Rose (Rosoideae)

Do not eat roses from florists and public flower gardens! The white parts of petals are bitter, so use only the top colored parts. All roses are edible, but not all taste the same. Cut off the bitter white portion of the petals. Roses have floral and slightly sweet flavor; some compare the taste of colored petals to strawberries and green apples. Subtler undertones depend on the species and range from fruity to mint to spicy. Darker varieties seem to produce stronger tastes.

Some chefs suggest that flowers that smell good are more likely to taste good, too. Petals can adorn cakes and deserts, frozen in ice cubes, and allowed to float in drinks. Petals can be used to add aroma to syrups, jellies, jams, and sweets. Petals mixed with sugar can add a unique note to a common and ordinary product.

Squash And Zucchini Blossoms

Zucchini Blossoms
Zucchini Blossoms

Bright yellow and orange flowers of squash or zucchini are commonly used in Italian cuisine. They taste slightly sweet and tangy, similar to very young zucchinis. They go great with goat cheese, pizzas, pasta, summer salads, and pretty much any dish you can imagine. You can crunch on them raw, or chop into salads, adding the bright yellow of the petals to the mix. You can also fry them until the petals become crispy.

You probably do not want to sacrifice your entire harvest of zucchinis to enjoy the flowers, so it is essential to learn to distinguish male and female flowers. Only female flowers produce squash, so if you preserve them and pick only the male ones, you will get to enjoy both products! Male blossoms usually have a thin and long stem and grow mainly around the outer edges of the plant. Female flowers tend to stick closer to the base of the plant and often have a tiny bulb at the base of the blossom (which will eventually become your zucchini or squash). 

Carnations (Dianthus Caryophyllus)


Carnations have unexpectedly sweet petals that can be used in desserts, wines, cocktails, and decorations. Chartreuse, a French liqueur, has carnation petals as its “secret” ingredient. Same as with roses, you need to cut off the bitter white base of the petal, and never use flowers from florists or nurseries. You would prefer fresh, raw petals.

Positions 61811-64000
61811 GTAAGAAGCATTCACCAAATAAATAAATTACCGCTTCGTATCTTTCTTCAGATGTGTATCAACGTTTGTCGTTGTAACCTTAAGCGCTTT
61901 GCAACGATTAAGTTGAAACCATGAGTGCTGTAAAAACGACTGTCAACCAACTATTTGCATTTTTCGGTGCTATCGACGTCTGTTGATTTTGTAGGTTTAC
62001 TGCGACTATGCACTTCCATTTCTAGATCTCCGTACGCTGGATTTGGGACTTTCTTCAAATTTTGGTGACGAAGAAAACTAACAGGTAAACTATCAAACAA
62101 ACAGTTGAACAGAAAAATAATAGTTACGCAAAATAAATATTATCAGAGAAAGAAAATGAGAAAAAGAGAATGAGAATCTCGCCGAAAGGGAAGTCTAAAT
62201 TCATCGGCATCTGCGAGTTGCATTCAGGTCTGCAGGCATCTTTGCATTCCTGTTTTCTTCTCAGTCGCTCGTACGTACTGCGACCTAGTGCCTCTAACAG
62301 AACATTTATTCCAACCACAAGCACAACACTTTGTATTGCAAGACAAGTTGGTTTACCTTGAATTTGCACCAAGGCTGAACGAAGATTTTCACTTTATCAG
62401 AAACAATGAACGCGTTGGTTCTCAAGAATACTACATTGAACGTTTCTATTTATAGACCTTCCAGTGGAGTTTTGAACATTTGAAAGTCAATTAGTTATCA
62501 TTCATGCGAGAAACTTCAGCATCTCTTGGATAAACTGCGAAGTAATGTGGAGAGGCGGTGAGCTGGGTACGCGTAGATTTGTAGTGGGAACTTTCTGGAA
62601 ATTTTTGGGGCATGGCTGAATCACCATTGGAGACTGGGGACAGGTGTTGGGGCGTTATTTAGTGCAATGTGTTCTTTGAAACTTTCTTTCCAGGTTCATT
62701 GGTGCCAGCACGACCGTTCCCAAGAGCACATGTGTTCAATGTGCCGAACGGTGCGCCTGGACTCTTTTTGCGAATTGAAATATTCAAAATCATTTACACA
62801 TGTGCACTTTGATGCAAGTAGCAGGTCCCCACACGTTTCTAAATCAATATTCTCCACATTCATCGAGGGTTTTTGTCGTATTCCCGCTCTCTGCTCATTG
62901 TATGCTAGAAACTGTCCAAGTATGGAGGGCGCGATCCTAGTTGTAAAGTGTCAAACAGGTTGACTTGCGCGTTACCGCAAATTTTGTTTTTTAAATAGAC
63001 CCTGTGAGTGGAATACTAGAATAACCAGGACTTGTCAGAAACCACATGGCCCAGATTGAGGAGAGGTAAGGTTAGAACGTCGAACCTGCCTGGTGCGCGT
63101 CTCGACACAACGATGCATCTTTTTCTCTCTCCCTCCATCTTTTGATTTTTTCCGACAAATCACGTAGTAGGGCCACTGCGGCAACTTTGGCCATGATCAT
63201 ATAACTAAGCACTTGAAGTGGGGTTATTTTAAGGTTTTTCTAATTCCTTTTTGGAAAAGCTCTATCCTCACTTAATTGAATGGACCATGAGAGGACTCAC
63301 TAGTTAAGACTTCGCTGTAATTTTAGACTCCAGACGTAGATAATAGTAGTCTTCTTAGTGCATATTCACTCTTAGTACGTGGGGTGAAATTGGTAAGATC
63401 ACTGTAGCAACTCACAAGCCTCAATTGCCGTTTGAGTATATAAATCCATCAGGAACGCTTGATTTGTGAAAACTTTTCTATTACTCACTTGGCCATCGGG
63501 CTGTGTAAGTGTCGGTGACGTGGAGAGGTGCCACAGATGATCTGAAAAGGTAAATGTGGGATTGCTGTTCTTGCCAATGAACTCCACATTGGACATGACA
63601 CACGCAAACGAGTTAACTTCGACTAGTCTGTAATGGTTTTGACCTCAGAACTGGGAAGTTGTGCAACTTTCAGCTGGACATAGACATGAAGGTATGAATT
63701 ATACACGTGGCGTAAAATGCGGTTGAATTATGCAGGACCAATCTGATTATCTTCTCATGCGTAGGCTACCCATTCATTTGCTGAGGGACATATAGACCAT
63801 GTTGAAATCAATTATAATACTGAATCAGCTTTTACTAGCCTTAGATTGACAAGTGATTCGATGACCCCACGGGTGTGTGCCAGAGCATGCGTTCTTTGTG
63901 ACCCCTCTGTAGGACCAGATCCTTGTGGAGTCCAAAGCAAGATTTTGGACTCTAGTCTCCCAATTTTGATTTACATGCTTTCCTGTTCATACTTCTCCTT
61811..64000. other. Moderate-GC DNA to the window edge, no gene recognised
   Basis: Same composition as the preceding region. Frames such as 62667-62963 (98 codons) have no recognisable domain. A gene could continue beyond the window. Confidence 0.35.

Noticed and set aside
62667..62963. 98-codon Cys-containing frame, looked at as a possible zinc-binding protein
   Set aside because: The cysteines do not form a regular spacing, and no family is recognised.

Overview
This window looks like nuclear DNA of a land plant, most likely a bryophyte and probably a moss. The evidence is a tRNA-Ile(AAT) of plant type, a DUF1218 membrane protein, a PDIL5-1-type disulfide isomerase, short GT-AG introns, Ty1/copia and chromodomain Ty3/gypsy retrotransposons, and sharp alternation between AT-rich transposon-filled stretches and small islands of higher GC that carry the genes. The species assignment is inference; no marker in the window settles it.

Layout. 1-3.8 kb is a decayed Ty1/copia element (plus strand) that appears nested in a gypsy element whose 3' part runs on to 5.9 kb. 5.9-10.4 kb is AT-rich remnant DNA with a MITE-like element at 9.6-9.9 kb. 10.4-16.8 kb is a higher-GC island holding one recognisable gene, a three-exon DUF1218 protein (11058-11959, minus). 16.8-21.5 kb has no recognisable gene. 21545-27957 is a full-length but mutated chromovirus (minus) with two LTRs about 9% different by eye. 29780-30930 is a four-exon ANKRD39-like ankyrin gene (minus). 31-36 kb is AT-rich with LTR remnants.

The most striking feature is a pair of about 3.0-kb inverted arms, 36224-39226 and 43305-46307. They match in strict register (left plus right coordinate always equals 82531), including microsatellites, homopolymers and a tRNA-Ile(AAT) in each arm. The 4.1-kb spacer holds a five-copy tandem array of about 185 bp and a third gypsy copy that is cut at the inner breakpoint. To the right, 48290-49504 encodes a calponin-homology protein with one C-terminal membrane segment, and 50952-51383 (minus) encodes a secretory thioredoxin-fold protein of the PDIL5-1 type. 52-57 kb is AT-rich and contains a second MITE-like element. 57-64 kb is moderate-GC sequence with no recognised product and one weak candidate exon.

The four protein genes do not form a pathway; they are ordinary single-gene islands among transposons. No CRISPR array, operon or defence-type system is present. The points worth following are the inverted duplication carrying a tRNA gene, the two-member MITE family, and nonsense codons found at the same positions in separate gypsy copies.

Common Chickweed (Stellaria Media)

Common Chickweed
Common Chickweed

This small and humble plant most of us consider a weed and do not look twice at is a valuable source of nutrients. Both leaves, tender stems and tiny white flowers are edible. Because the leaves and stems are so small and delicate, they are better eaten raw in salads or sprinkled raw over cold summer soups. This plant is one of the ingredients used in a traditional dish sold during the Nanakusa-no-sekku, Japanese spring festival.

Chrysanthemum (Various Species)


Dried flowers of Chrysanthemum cinerariaefolium and coccineum are used in the production of Pyrethrum, a plant-based insecticide. It takes a high concentration to become toxic, but you still want to keep them away from your edible garden. The majority of other chrysanthemum flowers are edible, with a vast diversity of scents and flavors, from sweet to peppery or bitter. Chinese value chrysanthemum tea very highly, assigning it multiple health-improving properties. Yellow or white flowers of cChrysanthemum morifolium or Chrysanthemum Indicum are two main species used for making traditional Asian chrysanthemum tea. 

Clover (Trifolium)


Clover tastes a little similar to licorice. The red variety, especially with brighter colors, is generally sweeter and tastier and can be used in salads. Kids might enjoy picking each tiny flower from the clove and sucking out the nectar.

Sunflower (Helianthus Annus)


Although we all know and enjoy sunflowers for the seeds and cooking oil, the flowers can also be eaten. The unopened buds can be sauteed and used similarly to artichokes. Although this is not a common way to use this flower to preserve the production of seeds that come from the flower. Petals can be used similarly to Chrysanthemum for decorative purposes, although they can be slightly bitter.